‘Snowfall’: John Singleton’s Tale of L.A.’s Crack Cocaine Plague

Snowfall © 2017 FX Networks, LLC.

Director John Singleton broke into film with 1991’s acclaimed Boyz n the Hood, which was largely based on his experiences growing up in South Central Los Angeles. His new FX drama series, Snowfall (premiering Wednesday, July 5, at 10pm ET/PT), returns to those L.A. neighborhoods to explore how the explosion of crack cocaine in the early 1980s turned them into war zones.

Snowfall opens in the summer of 1983, when the streets of South Central still had ice cream vendors and kids on bicycles carrying boomboxes. “One of the things that we try to do starting out with this season is show how, when we go into South Central, how different it was then,” Singleton says. “There were no bars on the windows, less fences. That happens once this whole snowfall, as we call it, pervades the neighborhood. People change, families change, alliances change, [everything] becomes more dangerous.”

The drama revolves around characters whose vastly different worlds collide and catalyze L.A.’s crack epidemic. Franklin (Damson Idris) is an enterprising young pot dealer who takes a huge risk by entering the cocaine trade. Lucia (Emily Rios) is the daughter of a Mexican drug kingpin who wants to bring the family business into something more profitable than smuggling marijuana. Gustavo (Sergio Peris-Mencheta) is “El Oso,” a luchador who also does Lucia’s dirty work. And Alejandro (Juan Javier Cárdenas) is a Contra rebel from Nicaragua, who allies with CIA officer Teddy (Carter Hudson) in a secret exchange of drugs for financial aid to the Contras.

The CIA involvement in L.A.’s crack explosion is a contentious idea that was investigated in journalist Gary Webb’s 1996 “Dark Alliance” newspaper reports. Many of Webb’s claims have since been debunked. But Snowfall isn’t a documentary, and the CIA angle is worth creative exploration.

“I don’t think there was any conspiracy to bring crack to the inner city or destroy a people,” says Snowfall co-creator Dave Andron. “I think they looked the other way. At the time, cocaine was a rich white man’s drug. Nobody saw what crack would do to these people.”

1 Comment

  1. I really don’t how you can put this out on television as a black person who live though that time in history you are putting blacks,white,Hispanic lives who lost love ones to this drug and to this day kids if crack addicts are still dealing with problems of still paying for there parent bad days of usage the drug stealing there kids dreams of family’s and a future lost of family’s and friends. You only look at your wallet and its sad I thought you were about change but to put blacks on blast like this shows you are about the money not change the government put this drug back on the street for people to kill or become addicts and it is sad you as a black person would put this kind of show on television so all those white government officials can get a laugh at our pain but you don’t care you needed a hit show I real hope you can live with yourself you for money but my friends and family will stand together and not watch it a person trying to change history does try to repeat it or show us as black youths who had to come together and try to change this not show it over television stations I used to look up to blacks who try to change our history but not to make a dollar bill but I can see blacks and history is still a jokes for whites when a so called black person makes a joke of blacks like this what will be the joke at the water cooler Thursday how you get blacks to work give them crack I am sorry (brother) But is the joke on us or is it on America. I stand against this show I hope I am not alone and any black,white,Hispanic who has lost family and friends to this drug or government used to kill us and our kids dreams but it’s ok for you bro your other movies change how people saw us but the show you are putting will only show us as weak people but it will help you and your show how many of the actors in your show use drugs but they can pay for it some kid mom,or dad can’t afford it but the kids future is ok long as they end up like there mom or dad right Mr. Singleton or your next show should be about how whites use to have picnics in history or how they celebrate the 4th of July during slavery days you should get a Oscar for those shows too. I hope your kids don’t end up on some type drug and end up on some rehab show for the stars good luck my family members who lost there lives goes over looked but your show will bring back nightmares for other family’s it ok for you have a great life for you I hope but when you end up in heaven all those black who died due to crack I hope they let you know how bad it was for them on a drug our government put back on the streets to kill young American for the all might dollar and the lost of a lot of kids dreams and lives to gangs and drug live and jails are filled and so is your pockets no future or dreams for them just lost of kids and lives I am sorry for the lost of lives in America or government destroyed by putting a drug the change people into killers and kids into gang members and no future.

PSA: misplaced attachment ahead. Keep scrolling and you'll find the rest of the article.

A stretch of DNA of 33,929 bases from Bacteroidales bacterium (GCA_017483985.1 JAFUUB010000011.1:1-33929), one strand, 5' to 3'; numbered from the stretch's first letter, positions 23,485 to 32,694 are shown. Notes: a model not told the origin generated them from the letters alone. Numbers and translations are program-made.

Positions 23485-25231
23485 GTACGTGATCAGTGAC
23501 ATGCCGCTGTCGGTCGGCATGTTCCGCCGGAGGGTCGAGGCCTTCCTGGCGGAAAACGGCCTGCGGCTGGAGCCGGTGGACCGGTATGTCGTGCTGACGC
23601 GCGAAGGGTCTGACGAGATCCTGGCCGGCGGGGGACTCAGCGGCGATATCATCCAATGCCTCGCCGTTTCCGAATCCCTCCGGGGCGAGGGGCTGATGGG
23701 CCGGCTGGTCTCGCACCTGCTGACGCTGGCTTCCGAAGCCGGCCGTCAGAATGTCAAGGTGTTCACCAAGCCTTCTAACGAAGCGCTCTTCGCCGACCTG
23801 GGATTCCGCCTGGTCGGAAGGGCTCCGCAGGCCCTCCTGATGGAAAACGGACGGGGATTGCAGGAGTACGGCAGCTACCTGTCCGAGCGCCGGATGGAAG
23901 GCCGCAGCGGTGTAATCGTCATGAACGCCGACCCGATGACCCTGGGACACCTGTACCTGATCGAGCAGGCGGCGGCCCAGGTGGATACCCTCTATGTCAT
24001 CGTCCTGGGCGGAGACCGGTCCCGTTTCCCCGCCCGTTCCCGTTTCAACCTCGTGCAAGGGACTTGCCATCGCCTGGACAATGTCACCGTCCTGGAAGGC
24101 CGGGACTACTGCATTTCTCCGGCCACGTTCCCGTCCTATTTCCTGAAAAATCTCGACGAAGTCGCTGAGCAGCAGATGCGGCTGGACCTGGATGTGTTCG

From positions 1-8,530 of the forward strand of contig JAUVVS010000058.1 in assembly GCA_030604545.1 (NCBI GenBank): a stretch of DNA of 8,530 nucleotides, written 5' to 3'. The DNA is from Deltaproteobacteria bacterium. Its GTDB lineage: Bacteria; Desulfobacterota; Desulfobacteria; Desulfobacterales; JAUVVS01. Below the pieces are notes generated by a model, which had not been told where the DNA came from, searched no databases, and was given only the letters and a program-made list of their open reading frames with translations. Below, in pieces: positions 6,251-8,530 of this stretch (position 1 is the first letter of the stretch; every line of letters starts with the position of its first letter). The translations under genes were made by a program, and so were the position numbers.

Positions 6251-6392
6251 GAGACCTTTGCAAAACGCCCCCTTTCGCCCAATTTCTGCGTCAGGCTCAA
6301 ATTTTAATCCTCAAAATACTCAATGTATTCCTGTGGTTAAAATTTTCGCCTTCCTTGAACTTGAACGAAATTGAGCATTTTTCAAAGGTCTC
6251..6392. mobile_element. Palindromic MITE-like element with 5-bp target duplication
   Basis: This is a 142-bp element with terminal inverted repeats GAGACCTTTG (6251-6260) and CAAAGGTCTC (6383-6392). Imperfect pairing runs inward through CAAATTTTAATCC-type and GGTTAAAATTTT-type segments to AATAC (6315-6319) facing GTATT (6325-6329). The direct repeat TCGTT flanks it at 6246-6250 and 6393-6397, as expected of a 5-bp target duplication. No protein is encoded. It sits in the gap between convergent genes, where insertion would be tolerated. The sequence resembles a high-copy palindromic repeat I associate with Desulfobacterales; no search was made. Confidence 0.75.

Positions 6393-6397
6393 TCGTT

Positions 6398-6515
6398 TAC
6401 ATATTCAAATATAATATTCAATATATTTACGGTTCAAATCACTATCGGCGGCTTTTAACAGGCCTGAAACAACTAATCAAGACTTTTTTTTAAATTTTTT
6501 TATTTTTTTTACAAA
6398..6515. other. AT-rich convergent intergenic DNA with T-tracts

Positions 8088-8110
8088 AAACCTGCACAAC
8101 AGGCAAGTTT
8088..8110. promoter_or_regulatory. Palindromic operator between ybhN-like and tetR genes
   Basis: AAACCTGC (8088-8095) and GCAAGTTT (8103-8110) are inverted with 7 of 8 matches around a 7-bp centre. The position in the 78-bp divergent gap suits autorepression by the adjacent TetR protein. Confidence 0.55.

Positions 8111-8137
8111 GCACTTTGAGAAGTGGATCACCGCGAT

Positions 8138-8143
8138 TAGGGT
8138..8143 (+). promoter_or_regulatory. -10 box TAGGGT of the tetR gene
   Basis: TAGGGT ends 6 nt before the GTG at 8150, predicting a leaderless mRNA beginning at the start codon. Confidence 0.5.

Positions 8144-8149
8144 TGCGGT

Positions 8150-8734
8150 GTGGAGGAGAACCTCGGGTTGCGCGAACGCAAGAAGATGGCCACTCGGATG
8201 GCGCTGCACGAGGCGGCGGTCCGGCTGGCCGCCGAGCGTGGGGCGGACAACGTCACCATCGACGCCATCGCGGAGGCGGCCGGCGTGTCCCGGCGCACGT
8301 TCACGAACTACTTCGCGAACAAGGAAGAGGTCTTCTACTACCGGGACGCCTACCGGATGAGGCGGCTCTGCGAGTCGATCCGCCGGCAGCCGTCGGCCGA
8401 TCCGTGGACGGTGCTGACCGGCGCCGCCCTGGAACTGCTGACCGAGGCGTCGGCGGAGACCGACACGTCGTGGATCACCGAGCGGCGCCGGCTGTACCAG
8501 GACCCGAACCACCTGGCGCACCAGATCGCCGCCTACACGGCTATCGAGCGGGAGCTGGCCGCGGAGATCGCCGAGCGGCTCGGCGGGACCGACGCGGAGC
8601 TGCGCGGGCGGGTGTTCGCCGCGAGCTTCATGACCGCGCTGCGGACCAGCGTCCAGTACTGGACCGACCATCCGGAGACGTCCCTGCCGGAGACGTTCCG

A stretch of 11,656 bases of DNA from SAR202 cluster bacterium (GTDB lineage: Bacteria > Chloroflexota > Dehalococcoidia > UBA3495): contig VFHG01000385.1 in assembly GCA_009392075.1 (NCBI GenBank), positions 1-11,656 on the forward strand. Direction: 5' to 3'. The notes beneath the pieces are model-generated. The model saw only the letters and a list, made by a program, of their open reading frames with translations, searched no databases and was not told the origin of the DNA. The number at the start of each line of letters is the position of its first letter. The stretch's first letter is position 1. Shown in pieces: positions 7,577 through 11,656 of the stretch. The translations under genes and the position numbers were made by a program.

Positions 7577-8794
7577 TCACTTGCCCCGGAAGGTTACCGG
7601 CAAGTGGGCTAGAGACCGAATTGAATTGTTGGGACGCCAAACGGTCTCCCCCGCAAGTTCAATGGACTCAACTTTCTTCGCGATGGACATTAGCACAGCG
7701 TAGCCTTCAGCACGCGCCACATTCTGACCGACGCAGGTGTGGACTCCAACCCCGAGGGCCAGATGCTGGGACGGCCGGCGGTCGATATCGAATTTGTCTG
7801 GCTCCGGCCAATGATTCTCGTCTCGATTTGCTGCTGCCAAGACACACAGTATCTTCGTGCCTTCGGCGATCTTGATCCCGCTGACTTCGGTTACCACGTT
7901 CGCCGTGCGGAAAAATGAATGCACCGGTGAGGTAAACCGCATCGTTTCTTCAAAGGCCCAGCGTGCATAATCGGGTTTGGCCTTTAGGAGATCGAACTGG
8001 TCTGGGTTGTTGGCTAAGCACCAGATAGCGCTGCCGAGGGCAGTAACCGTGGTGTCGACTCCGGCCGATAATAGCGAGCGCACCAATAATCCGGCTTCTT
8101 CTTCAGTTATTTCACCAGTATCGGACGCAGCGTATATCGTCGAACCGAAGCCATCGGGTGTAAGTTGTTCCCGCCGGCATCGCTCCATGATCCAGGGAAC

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About Ryan Berenz 1928 Articles
Devotee of Star Wars. Builder of LEGO. Observer of televised sports. Member of the Television Critics Association. Graduate of the University of Wisconsin. Connoisseur of beer. Consumer of cheese. Father of two. Husband of one. Scourge of the Alaskan Bush People. Font of Simpsons knowledge. Son of a Stonecutter.